1932

Abstract

American society has now been living in the wake of shareholder value capitalism for four decades. The shareholder value movement began as an invasion of the market for corporate control by financially oriented investors who critiqued sitting managers as not paying sufficient attention to the interests of shareholders during the economic crisis of the 1970s. It altered the relationship between financial markets and the managers of publicly held corporations. Subsequently, publicly held corporations have worked to raise share prices any way they can. While managers initially resisted shareholder value initiatives, they came to embrace them when their pay became tied to the share price. This created an incentive to discover new forms of financial extraction whenever a given set of strategies stopped producing new gains. We consider the impact that these reorganizations had on inequality and the relationship between shareholder value capitalism and financialization. We end by discussing the continuing relevance of shareholder value for understanding contemporary American capitalism. We also identify several avenues for future research on the evolution and consequences of shareholder value in the twenty-first century.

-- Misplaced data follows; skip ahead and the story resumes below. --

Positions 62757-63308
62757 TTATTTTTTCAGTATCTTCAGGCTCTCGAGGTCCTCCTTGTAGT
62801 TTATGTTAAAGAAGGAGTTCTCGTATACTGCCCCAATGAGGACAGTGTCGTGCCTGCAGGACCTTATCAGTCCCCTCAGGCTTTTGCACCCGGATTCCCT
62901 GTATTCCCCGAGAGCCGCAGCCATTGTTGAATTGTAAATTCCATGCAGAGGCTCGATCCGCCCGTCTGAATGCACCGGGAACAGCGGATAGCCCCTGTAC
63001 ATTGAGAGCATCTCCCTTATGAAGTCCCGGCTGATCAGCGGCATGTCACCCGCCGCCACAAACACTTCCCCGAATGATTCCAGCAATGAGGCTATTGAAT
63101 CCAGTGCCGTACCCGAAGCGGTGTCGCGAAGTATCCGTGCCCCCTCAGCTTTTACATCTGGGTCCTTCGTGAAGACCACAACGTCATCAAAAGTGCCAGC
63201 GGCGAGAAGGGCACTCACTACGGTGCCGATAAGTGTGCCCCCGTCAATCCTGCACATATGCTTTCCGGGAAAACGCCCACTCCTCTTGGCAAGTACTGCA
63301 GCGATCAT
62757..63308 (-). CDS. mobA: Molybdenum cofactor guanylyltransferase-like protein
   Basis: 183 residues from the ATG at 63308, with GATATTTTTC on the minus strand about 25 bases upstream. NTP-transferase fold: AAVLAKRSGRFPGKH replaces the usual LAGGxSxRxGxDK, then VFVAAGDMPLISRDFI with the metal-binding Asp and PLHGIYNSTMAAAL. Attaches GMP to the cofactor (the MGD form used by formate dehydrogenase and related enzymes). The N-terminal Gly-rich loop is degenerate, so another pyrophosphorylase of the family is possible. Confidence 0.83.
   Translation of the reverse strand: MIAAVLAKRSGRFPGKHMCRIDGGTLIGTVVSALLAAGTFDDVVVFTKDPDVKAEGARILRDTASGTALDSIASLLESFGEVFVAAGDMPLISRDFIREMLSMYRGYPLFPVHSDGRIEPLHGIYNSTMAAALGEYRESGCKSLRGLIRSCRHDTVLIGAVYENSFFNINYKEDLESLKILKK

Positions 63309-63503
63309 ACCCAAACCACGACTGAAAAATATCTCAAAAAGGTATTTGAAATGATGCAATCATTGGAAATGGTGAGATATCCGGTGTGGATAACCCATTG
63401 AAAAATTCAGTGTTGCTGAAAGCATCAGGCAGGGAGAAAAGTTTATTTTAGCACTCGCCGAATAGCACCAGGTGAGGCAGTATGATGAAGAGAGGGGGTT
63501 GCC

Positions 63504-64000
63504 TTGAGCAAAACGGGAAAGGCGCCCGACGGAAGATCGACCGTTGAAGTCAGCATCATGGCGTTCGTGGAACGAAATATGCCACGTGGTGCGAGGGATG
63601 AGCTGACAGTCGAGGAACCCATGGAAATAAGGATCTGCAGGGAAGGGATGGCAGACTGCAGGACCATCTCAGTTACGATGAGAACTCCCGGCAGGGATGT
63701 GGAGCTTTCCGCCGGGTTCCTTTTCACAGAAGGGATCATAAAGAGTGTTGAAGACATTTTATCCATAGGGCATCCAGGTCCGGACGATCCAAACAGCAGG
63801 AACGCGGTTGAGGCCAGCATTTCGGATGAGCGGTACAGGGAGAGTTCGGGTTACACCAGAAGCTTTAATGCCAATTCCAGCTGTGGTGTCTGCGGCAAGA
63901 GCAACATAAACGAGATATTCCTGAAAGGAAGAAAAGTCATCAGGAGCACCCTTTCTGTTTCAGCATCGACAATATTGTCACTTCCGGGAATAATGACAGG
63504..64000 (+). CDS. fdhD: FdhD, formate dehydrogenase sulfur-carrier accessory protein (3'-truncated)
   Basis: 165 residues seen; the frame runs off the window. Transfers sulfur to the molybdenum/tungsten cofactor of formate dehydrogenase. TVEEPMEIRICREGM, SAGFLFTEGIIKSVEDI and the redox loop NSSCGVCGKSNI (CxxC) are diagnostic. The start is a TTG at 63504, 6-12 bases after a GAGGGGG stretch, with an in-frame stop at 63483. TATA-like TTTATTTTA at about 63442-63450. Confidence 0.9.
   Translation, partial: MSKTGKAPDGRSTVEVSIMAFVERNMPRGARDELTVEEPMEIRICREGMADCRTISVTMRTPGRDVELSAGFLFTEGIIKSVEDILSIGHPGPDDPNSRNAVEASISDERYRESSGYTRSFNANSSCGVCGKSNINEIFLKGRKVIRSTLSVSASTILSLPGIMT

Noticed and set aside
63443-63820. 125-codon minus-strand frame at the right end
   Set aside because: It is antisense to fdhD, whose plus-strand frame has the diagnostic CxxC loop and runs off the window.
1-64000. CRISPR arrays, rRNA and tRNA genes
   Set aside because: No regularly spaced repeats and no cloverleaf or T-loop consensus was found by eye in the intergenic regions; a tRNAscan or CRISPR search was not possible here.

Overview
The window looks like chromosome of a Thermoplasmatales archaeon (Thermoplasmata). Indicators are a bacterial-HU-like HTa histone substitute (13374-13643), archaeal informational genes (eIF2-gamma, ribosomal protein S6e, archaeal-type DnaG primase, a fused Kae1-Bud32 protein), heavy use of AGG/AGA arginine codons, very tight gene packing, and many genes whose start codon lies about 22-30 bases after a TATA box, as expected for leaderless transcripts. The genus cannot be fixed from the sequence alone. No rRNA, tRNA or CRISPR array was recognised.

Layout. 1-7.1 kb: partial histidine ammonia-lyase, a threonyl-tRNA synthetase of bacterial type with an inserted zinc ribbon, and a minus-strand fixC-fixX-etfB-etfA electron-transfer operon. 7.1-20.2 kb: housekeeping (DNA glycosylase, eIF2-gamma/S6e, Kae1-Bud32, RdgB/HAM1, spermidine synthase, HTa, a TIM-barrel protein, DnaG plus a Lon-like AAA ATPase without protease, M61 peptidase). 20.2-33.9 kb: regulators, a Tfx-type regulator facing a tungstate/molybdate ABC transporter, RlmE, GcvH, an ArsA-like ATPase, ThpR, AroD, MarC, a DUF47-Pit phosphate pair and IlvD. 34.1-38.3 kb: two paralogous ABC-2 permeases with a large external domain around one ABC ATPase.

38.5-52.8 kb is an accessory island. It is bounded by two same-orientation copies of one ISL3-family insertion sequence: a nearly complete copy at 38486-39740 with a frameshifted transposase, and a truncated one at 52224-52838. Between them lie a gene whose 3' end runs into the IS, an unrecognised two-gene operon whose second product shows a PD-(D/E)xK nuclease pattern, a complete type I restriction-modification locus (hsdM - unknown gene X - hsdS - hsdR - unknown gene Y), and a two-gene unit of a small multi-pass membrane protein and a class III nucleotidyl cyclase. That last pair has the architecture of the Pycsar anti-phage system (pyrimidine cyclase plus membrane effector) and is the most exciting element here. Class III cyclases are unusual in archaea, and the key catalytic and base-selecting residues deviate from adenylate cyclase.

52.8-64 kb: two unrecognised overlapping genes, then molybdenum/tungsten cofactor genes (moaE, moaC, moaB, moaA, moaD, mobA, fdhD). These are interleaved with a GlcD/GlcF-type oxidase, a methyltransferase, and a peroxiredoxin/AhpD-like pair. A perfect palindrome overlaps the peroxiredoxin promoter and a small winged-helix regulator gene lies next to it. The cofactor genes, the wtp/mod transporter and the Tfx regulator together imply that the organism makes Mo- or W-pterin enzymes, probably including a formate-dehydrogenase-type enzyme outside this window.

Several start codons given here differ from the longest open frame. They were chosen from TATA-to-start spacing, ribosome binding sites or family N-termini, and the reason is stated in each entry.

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2022-07-29
2024-06-19
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